Fables: Animal Farm by Bill Willingham
Ever since they were driven from their homelands by the Adversary, the non-human Fables have been living on the Farm—a vast property in upstate New York that keeps them hidden from the prying eyes of the mundane world. But now, after hundreds of years of isolation, the Farm is seething with revolution, fanned by the inflammatory rhetoric of Goldilocks and the Three Little Pigs. And when Snow White and her sister Rose Red stumble upon their plan to liberate the Homelands, the commissars of the Farm are ready to silence them—by any means necessary.
Following on from my review of Legends in Exile earlier today, I have finished the second installment which focuses on the lives of the fabled characters who cannot pass as human, and live in New York like the others. They are confined to a farm on the outskirts of the city and are urged never to leave it lest they draw attention to the existence of the Fables. Needless to say, confinement does not go down well, and a riot ensues.
As the title suggests, the story has an incredibly Orwellian ring to it, with the oppressed 'animals' (or giants, dragons, and a plethora of queer little creatures I couldn't quite identify) rebelling against their human counterparts in the city.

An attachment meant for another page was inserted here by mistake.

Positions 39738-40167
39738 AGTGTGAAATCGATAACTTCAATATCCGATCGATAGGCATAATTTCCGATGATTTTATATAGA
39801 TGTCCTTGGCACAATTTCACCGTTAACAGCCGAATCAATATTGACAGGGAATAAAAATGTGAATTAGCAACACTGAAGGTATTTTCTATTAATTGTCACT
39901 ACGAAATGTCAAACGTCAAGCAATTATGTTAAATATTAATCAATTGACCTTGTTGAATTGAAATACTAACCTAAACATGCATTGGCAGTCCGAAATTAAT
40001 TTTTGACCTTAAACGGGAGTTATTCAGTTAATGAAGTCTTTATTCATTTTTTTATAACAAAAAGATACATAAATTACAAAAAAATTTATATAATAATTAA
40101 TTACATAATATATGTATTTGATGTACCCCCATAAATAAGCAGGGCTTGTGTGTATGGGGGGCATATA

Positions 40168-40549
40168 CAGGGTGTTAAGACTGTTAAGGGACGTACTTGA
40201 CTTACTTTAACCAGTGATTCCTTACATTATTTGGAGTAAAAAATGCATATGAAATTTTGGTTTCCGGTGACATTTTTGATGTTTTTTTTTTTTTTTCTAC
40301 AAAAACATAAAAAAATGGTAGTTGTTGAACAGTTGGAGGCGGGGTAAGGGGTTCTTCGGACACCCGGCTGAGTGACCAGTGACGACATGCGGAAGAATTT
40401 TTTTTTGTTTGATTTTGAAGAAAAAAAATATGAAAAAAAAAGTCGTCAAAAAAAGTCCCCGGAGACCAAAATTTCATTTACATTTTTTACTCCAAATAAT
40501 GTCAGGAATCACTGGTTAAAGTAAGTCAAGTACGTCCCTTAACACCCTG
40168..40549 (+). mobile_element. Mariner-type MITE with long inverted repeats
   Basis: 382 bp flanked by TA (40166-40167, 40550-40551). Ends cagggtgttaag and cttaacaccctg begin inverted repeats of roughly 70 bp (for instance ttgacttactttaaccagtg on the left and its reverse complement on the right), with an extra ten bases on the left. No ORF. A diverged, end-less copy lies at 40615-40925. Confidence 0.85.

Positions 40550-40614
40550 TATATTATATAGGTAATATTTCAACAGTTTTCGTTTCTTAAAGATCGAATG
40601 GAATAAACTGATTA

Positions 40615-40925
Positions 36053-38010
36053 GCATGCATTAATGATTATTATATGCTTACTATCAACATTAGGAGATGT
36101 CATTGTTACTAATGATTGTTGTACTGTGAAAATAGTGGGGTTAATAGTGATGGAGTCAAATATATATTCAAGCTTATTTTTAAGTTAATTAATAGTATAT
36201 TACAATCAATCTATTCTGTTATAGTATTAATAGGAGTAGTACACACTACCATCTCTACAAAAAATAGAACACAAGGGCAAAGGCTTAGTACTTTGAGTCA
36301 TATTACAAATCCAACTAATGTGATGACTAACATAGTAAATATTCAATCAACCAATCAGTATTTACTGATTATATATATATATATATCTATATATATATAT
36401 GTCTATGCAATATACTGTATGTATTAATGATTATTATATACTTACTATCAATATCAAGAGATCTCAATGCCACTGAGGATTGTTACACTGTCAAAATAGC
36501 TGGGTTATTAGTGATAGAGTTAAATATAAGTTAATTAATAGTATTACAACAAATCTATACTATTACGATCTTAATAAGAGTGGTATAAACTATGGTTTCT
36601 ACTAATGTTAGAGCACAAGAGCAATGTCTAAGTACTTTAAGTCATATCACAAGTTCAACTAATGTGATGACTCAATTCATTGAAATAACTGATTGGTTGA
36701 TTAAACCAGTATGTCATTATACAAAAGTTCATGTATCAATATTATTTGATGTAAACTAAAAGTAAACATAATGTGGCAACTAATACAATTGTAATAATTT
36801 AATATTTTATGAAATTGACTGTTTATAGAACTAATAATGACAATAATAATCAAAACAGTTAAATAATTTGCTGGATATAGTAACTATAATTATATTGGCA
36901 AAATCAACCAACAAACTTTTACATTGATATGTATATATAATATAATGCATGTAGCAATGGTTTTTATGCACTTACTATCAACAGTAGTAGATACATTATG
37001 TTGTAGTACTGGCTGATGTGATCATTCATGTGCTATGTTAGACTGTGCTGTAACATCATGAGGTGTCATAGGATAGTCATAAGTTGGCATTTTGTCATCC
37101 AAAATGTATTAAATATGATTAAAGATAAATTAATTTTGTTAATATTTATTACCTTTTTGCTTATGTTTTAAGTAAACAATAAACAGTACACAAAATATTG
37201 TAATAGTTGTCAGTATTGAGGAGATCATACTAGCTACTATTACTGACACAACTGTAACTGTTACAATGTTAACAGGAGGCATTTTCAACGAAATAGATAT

I'm not sure whether I enjoyed this one more than its predecessor. There was certainly much more gore than in the first volume, which is always a plus where I'm concerned. However, I felt as though the story was taking a different turn to how the first installment implied things would be. There was no hint that there were ever problems at the farm, and it was to my understanding that the next part of the story would delve even deeper into character history, the upheaval of the homelands, and most importantly reveal the identity of the adversary. Willingham instead turned the Fable folks against one another, allowed them to execute one another, and created an uneasy tone. Where the Fables should be fighting against the adversary, they were now fighting against one another. I didn't like it.
The graphics I found to be incredible again, although I realise I am a total novice in this genre. The gore was delicious, and I loved scrutinising the panels and examining some of the non-human Fables; some of them looked so odd it was almost frightening.
Although I enjoyed this, and I will be looking to pick up another graphic novel in future, there was something missing for me and I think it was character history and/or character development. No relationships were developed, some of the characters I was interested in from the previous volume didn't appear or weren't looked at in depth, and I wanted to hear more history of the non-human Fables. Willingham almost treated them the same as the human Fables did, and left them out entirely which was disappointing.
Despite the above, I am looking forward to the next installment, if I can get my hands on it. I am hungry to hear of what happens to the Fables, and I want to see their attempts at overcoming the adversary. I would definitely recommend this to graphic novel beginners, as I really appreciated the art, although I think I my love of literature has made me too plot-critical.